Robust autoactivation, chymotrypsin C independence and diminished secretion define a subset of hereditary pancreatitis-associated cationic trypsinogen mutants

Andrea Geisz, P. Hegyi, Miklõs Sahin-Tõth

Research output: Contribution to journalArticle

13 Citations (Scopus)

Abstract

Mutations in human cationic trypsinogen cause hereditary pancreatitis by altering its proteolytic regulation of activation and degradation by chymotrypsin C (CTRC). CTRC stimulates trypsinogen autoactivation by processing the activation peptide to a shorter form, but also promotes degradation by cleaving the calcium-binding loop in trypsinogen. Mutations render trypsinogen resistant to CTRC-mediated degradation and/or increase processing of the activation peptide by CTRC. Here we demonstrate that the activation peptide mutations D19A, D22G, K23R and K23-I24insIDK robustly increased the rate of trypsinogen autoactivation, both in the presence and absence of CTRC. Degradation of the mutants by CTRC was unchanged, and processing of the activation peptide was increased fourfold in the D19A mutant only. Surprisingly, however, this increased processing had only a minimal effect on autoactivation. The tetra-aspartate motif in the trypsinogen activation peptide binds calcium (KD of ~ 1.6 mm), which stimulates autoactivation. Unexpectedly, calcium binding was not compromised by any of the activation peptide mutations. Despite normal binding, autoactivation of mutants D22G and K23-I24insIDK was not stimulated by calcium. Finally, the activation peptide mutants exhibited reduced secretion from transfected cells, and secreted trypsinogen levels were inversely proportional with autoactivation rates. We conclude that D19A, D22G, K23R and K23-I24insIDK form a mechanistically distinct subset of hereditary pancreatitis-associated mutations that exert their effect primarily through direct stimulation of autoactivation, independently of CTRC. The potentially severe clinical impact of the markedly increased autoactivation is offset by diminished secretion, resulting in a clinical phenotype that is indistinguishable from typical hereditary pancreatitis. In the present study we demonstrate that hereditary pancreatitis-associated mutations in the activation peptide of human cationic trypsinogen robustly increase autoactivation and this effect is not dependent on chymotrypsin C (CTRC), as previously observed for other clinically relevant mutations. Furthermore, we find that the markedly increased autoactivation is mitigated by diminished secretion of the activation peptide mutants.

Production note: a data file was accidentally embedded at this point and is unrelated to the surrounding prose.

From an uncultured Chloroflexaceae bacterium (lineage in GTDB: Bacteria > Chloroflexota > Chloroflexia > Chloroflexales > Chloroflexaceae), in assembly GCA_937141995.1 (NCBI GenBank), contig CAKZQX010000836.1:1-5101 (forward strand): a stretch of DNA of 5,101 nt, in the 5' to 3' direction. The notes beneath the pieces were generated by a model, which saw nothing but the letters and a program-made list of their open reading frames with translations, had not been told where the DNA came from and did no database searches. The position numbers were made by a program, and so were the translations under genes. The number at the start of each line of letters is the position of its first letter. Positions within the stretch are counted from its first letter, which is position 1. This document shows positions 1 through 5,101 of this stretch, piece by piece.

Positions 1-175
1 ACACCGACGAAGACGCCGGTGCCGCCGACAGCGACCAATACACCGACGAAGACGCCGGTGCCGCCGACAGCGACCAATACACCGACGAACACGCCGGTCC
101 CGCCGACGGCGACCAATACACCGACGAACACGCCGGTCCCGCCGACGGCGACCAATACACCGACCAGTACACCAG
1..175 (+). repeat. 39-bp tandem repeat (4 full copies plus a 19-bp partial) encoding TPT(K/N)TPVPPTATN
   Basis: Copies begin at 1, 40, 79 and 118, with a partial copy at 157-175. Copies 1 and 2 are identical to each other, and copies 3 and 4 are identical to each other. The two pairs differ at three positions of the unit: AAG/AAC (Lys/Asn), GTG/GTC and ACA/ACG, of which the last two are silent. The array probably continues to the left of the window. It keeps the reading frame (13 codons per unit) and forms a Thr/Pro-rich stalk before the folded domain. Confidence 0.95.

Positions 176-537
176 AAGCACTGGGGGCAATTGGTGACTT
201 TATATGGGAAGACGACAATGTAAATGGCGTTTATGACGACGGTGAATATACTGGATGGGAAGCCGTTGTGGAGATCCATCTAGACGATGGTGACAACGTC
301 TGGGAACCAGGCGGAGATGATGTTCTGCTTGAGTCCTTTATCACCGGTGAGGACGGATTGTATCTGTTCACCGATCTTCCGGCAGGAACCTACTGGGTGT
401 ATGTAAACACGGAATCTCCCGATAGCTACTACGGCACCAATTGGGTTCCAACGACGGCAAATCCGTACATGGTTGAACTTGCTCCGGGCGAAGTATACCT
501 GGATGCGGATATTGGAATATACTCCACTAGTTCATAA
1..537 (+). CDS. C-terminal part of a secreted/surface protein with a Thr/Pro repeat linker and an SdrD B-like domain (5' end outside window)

Original languageEnglish
Pages (from-to)2888-2899
Number of pages12
JournalFEBS Journal
Volume280
Issue number12
DOIs
Publication statusPublished - Jun 2013

Fingerprint

Trypsinogen
Chemical activation
Peptides
Mutation
Calcium
Degradation
trypsinogen activation peptide
Processing
chymotrypsin C
Hereditary pancreatitis
Aspartic Acid
Phenotype

Keywords

  • autoactivation
  • chymotrypsin C
  • hereditary pancreatitis
  • trypsin
  • trypsinogen

ASJC Scopus subject areas

  • Biochemistry
  • Cell Biology
  • Molecular Biology

Cite this

Robust autoactivation, chymotrypsin C independence and diminished secretion define a subset of hereditary pancreatitis-associated cationic trypsinogen mutants. / Geisz, Andrea; Hegyi, P.; Sahin-Tõth, Miklõs.

In: FEBS Journal, Vol. 280, No. 12, 06.2013, p. 2888-2899.

Research output: Contribution to journalArticle

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